The EU has passed two laws, the so-called Digital Services Act (DSA) and the Digital Market Act (DMA), to combat fake news and disinformation and provide more consumer protection. These laws allow major platforms such as Google and Facebook to be monitored more closely and delete dangerous content. However, they also give the EU Commission more control over the media and the exchange of information on the Internet.
Digital Services Act
Recently, the European Union has passed two crucial laws, the Digital Services Act (DSA) and the Digital Markets Act (DMA), were passed. These laws aim to combat fake news and disinformation and provide more consumer protection. At first glance, this may all sound positive, but in this blog post I would like to highlight the downsides of this legislation. In particular, I will discuss the potential risks to freedom of expression and public discourse. At first glance, the main goals of the DSA are laudable: combating fake news and disinformation and improving consumer protection. It also allows for greater monitoring of major platforms such as Google and Facebook. Who wouldn't want dangerous or misleading content removed from the Internet? But it is essential to question how this monitoring is carried out and whether it is really in the public interest. Other questions that arise include: Who is monitoring the monitors? And what level of monitoring is acceptable before it infringes on our freedoms? And then who decides what is or is not Fake News? During the Covid pandemic, even recognized experts with academic titles in the field were accused of spreading Fake News.
Restriction of freedom of expression
What worries me is the possible restriction of freedom of expression. Under the guise of fighting fake news, disagreeable opinions could simply be labeled as "disinformation" and censored; this is already happening, although not to the extent that has been announced. This could lead to an atmosphere of self-censorship, where people are afraid to express their opinions openly for fear of reprisals. And this is not without reason; in various social networks, people are already the target of verbal attacks if they express an opinion that the respective filter bubble does not want to accept.
Control over media and information exchange
Another point of concern is the EU Commission's increased control over the media and the exchange of information. Who decides what is "illegal content" or "fake news"? And which media receive public support? That is now in the hands of the EU Commission. This could lead to one-sided reporting that steers public opinion in a certain direction. Because already today, certain news pages cannot be found in Google search if you search for the page title; only if you include the domain of the website do you get the search results you are looking for.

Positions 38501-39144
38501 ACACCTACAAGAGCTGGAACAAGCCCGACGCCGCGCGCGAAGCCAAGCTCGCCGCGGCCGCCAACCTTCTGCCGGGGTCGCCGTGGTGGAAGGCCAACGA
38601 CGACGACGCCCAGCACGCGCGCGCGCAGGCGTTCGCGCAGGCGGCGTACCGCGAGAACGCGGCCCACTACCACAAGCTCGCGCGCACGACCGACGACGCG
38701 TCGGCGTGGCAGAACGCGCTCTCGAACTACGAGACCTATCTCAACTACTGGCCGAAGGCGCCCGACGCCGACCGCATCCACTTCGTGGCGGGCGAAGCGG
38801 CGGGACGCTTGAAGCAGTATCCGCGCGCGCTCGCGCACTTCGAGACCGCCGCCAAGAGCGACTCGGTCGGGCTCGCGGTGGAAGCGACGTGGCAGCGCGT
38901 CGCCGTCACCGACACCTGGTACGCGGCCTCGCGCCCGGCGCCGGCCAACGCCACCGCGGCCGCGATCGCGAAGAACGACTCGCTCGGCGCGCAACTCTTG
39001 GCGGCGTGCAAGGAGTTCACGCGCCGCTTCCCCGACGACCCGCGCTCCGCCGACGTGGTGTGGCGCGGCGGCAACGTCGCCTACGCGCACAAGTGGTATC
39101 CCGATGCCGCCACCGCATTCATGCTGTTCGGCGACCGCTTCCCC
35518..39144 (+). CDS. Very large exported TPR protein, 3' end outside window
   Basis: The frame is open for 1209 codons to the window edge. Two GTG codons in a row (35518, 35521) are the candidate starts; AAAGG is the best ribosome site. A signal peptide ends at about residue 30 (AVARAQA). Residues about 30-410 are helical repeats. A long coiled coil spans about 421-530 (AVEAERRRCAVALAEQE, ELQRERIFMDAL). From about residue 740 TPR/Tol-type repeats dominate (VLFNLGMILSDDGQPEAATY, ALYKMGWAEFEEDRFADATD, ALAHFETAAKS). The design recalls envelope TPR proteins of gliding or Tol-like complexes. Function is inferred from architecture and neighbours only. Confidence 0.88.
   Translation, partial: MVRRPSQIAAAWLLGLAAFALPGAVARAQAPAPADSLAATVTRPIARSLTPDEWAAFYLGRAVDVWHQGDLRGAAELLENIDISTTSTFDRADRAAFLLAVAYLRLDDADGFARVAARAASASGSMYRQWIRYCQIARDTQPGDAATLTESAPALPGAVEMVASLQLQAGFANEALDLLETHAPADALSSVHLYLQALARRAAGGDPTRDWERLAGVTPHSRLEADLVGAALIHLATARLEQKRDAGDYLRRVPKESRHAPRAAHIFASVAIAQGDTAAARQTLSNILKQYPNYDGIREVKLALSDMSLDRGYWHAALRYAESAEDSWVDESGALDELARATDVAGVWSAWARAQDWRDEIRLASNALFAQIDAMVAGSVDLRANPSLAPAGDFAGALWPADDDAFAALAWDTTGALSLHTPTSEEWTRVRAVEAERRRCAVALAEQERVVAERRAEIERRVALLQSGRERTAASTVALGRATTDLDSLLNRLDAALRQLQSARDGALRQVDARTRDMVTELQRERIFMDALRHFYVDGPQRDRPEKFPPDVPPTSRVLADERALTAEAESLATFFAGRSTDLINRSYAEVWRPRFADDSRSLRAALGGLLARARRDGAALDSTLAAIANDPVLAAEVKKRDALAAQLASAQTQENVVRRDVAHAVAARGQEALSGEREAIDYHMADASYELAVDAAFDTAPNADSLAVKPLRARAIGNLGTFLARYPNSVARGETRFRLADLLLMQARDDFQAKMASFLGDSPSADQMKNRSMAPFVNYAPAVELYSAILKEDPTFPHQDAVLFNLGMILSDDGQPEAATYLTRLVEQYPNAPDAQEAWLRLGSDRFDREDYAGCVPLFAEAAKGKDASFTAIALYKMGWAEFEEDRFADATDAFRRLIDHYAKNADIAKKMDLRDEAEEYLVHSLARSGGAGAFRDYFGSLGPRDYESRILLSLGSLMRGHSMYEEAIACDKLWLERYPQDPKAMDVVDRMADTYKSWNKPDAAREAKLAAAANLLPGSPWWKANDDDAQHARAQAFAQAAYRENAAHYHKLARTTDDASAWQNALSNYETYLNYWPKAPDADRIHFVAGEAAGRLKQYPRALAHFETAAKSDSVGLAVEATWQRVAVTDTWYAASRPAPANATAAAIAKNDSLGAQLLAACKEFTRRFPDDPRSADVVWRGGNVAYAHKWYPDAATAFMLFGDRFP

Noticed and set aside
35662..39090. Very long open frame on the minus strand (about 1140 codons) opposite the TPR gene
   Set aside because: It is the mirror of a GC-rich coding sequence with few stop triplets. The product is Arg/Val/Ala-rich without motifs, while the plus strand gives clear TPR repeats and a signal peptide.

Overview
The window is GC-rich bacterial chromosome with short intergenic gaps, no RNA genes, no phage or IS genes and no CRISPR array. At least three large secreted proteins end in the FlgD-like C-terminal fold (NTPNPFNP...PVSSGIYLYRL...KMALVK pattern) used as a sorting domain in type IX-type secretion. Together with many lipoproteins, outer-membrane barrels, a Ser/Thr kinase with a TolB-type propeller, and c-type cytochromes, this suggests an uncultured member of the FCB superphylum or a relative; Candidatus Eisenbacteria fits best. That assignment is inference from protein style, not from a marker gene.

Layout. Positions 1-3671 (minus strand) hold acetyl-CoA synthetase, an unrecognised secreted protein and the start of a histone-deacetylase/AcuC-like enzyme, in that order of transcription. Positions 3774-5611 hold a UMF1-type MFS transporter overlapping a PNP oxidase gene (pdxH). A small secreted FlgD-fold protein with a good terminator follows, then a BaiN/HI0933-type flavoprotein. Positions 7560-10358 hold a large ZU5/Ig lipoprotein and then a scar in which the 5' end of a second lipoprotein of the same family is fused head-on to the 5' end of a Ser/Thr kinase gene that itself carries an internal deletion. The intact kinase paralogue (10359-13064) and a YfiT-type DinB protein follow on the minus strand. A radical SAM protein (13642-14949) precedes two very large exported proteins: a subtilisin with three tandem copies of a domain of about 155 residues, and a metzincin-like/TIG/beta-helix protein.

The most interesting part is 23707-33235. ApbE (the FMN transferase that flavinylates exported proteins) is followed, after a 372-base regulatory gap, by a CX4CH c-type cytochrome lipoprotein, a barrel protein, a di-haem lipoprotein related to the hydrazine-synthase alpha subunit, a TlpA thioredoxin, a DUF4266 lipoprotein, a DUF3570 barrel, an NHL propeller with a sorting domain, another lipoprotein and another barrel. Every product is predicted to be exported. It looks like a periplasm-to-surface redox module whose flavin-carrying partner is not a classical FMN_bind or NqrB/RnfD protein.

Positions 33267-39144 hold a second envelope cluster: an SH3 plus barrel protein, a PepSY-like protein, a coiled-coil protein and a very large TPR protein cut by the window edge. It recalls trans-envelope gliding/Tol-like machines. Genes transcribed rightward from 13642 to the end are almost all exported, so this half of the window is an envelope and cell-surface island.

Reporting obligation for companies
Companies must now report "criminal activity" immediately. This sounds good at first, but it can lead to misuse and monitoring. The question arises as to whether companies are able to correctly identify such activities and how this information could then be used. After all, if companies fail to comply with the obligation, they face financial penalties, and so are more likely to censor and react more sensitively rather than too slowly. After all, the company ends up with the financial loss if it reacts too slowly.
Interventions in emergency situations
In emergency situations such as pandemics or wars, policymakers can take action and ask platforms to remove certain content. This carries the risk of influencing the flow of information. In such situations, information that the public should know could be suppressed, as happened with the Facebook Files and Twitter Files became known.
Comparison with Orwell's '1984
When I compare the DSA with George Orwell's dystopian novel '1984', I see disturbing parallels. In '1984', there is a 'Ministry of Truth', which is the Control over information and the definition of 'truth'. Similarly, the DSA and the EU Commission could function as a kind of modern Ministry of Truth. Of course the EU and also no politician would call it so, would be too obvious, but who decides then what is the truth and what is not the truth? Who makes this decision about the truth?
Having considered the various aspects of DSA, I cannot help but take its potential negative effects seriously. The risks to freedom of expression, control of the media and the possibility of abuse are too high to be ignored. We should be vigilant and critical of these developments.